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Engineering Controls Database

Best Practices for Dust Control in Metal/Nonmetal Mining –
Mineral Processing Operations – Crushing & Grinding

Respirable crystalline silica dust exposure has long been known to be a serious health threat to workers in many industries and occupations. Workers with high exposure to crystalline silica include miners, sandblasters, tunnel workers, silica millers, quarry workers, foundry workers, and ceramics and glass workers Overexposure to respirable crystalline silica dust can has been associated with development of silicosis, lung cancer, pulmonary tuberculosis, and airways disease.

The International Agency for Research on Cancer (IARC) reviewed the published experimental and epidemiologic studies of cancer in animals and workers exposed to respirable crystalline silica and concluded that there was sufficient evidence to classify silica as a human carcinogen [IARC 1997]. Silicosis is also a fibrosing disease of the lungs caused by the inhalation, retention, and pulmonary reaction to the crystalline silica. When silicosis becomes symptomatic, the primary symptom is usually dyspnea (difficult or labored breathing and/or shortness of breath), first noted with activity or exercise and later, as the functional reserve of the lung is also lost, at rest. Once contracted, there is no cure for silicosis. The goal, therefore, is to limit worker exposure to respirable dust to prevent development of these diseases.

Silica refers to the chemical compound silicon dioxide (SiO2), which occurs in a crystalline or noncrystalline (amorphous) form [NIOSH 2002]. Silica is a common component of rocks; and; throughout the mineral processing cycle, mined ore goes through a number of crushing, grinding, cleaning, drying, and product-sizing sequences as it is processed into a marketable commodity. Because these operations are highly mechanized, they are able to process high tonnages of ore. This in turn can generate large quantities of dust, often containing elevated levels of respirable crystalline silica, which can be liberated into the work environment.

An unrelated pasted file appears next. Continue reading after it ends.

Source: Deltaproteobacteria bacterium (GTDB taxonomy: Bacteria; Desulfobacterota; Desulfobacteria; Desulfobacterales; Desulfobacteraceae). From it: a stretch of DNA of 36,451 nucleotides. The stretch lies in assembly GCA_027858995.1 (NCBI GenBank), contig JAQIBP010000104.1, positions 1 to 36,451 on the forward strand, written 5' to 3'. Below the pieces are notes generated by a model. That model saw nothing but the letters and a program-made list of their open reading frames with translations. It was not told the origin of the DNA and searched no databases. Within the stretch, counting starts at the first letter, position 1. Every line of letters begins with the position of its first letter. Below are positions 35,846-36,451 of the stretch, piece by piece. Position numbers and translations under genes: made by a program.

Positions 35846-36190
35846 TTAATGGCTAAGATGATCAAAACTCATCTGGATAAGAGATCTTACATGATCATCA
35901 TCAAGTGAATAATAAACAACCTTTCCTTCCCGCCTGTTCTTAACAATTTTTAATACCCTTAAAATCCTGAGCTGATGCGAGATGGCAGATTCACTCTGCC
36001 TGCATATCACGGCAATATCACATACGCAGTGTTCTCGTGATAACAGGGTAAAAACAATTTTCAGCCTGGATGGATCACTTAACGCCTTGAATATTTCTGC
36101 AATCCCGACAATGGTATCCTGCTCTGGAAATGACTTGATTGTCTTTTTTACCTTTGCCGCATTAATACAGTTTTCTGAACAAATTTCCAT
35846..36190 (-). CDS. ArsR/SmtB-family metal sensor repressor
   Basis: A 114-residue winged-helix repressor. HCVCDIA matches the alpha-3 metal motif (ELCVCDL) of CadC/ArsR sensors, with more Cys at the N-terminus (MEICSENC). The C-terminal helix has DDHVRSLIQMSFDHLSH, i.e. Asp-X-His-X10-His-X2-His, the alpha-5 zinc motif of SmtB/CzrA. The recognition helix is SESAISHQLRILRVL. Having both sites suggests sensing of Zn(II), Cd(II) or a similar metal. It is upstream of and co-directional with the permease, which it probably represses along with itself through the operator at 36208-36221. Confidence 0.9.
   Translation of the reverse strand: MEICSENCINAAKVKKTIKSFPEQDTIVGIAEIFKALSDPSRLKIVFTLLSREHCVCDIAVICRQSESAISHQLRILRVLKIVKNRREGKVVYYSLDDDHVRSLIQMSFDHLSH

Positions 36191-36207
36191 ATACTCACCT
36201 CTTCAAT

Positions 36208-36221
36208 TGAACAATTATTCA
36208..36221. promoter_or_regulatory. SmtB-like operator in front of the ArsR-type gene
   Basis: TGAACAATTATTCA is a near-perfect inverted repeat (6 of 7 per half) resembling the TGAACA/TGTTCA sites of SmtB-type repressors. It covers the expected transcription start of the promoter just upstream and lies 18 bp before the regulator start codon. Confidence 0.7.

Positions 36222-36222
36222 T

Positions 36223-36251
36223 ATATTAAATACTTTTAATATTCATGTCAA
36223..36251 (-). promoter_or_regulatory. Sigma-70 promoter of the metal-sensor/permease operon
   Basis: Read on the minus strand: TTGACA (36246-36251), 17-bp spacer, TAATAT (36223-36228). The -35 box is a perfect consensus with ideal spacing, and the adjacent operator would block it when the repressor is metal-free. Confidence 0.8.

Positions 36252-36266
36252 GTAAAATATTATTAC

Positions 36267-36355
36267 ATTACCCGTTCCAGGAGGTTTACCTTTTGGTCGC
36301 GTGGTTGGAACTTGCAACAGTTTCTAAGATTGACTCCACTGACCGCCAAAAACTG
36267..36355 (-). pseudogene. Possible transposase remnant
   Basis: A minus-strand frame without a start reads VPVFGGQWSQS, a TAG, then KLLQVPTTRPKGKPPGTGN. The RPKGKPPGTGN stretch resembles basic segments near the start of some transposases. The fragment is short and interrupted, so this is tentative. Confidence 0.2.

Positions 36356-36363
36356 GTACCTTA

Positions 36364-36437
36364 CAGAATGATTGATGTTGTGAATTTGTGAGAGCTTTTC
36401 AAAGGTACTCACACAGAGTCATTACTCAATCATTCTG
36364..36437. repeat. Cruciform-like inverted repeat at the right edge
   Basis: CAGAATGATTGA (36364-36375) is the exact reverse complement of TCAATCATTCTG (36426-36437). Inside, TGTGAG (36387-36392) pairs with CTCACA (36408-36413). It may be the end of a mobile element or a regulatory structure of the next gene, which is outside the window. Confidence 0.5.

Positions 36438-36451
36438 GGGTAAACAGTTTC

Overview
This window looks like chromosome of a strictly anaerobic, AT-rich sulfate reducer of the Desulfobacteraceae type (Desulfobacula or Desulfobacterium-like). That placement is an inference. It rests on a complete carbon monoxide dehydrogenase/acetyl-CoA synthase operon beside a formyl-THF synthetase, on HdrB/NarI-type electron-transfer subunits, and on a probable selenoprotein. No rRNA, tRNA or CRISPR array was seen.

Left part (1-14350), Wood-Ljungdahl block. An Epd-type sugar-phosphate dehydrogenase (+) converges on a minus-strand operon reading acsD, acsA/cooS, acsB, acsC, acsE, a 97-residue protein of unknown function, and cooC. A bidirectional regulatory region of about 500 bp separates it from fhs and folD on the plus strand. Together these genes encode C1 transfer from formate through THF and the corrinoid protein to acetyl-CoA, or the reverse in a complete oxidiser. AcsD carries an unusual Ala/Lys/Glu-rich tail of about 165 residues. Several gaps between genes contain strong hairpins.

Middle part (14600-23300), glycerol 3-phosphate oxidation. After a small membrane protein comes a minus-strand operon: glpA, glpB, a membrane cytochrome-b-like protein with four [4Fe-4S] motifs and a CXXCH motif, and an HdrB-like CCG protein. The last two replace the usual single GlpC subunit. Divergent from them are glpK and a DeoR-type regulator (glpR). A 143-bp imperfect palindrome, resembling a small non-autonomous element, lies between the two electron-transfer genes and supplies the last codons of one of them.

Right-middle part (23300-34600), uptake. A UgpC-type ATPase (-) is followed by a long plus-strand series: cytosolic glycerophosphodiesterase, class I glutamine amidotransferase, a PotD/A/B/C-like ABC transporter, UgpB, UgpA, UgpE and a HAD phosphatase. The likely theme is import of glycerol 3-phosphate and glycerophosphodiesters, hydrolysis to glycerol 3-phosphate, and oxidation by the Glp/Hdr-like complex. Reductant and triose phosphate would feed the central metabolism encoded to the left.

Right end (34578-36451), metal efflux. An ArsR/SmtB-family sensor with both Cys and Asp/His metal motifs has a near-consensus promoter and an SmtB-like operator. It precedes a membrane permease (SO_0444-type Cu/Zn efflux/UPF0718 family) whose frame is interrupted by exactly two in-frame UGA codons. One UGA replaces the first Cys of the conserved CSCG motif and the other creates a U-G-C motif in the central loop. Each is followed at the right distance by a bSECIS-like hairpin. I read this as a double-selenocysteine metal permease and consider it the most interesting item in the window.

Crushing and grinding at mineral processing operations include a wide range of different types of equipment and processes. On the crushing side, primary crushers are typically jaw crushers, but may sometimes include gyratory and/or cone crushers. These crushers use compressive forces to break the ore and do not normally generate large volumes of dust. Secondary crushers may include the gyratory and cone, as well as hammermill and impact crushers. Hammermill and impact crushers use a rotating device (hammers) to thrust the ore against the outer walls of the crusher with the intent to break the ore by impaction against the outer surface. Because the ore is impacted at high velocities to induce breakage, high dust generation and liberation rates can occur from these types of crushers. After ore is fed into the crusher, it remains in the unit and continues to be crushed until it reaches a size small enough to be discharged from the unit. Grinding and pulverizing the ore is performed later in the mineral process to reduce the product down to the smaller size ranges, normally measured in mesh sizes. Grinding mills are used to perform this process and are cylindrical, horizontal drums that rotate and have rods, balls, or pebbles inside to grind the ore down to the desired size ranges. The two primary dust emission points of all crushing and grinding units are at the feed and discharge points. Controlling this dust by properly designing chutes or transfer points with rubber seals between stationary and moving components, as well as enclosing this area, is critical to an effective dust control plan.